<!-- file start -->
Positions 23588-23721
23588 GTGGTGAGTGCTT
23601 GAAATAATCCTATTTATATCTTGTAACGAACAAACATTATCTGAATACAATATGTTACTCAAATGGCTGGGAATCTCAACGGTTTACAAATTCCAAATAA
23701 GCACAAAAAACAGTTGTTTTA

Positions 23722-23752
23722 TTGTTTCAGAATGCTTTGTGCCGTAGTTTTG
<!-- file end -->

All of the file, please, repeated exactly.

Positions 23588-23721
23588 GTGGTGAGTGCTT
23601 GAAATAATCCTATTTATATCTTGTAACGAACAAACATTATCTGAATACAATATGTTACTCAAATGGCTGGGAATCTCAACGGTTTACAAATTCCAAATAA
23701 GCACAAAAAACAGTTGTTTTA

Positions 23722-23752
23722 TTGTTTCAGAATGCTTTGTGCCGTAGTTTTG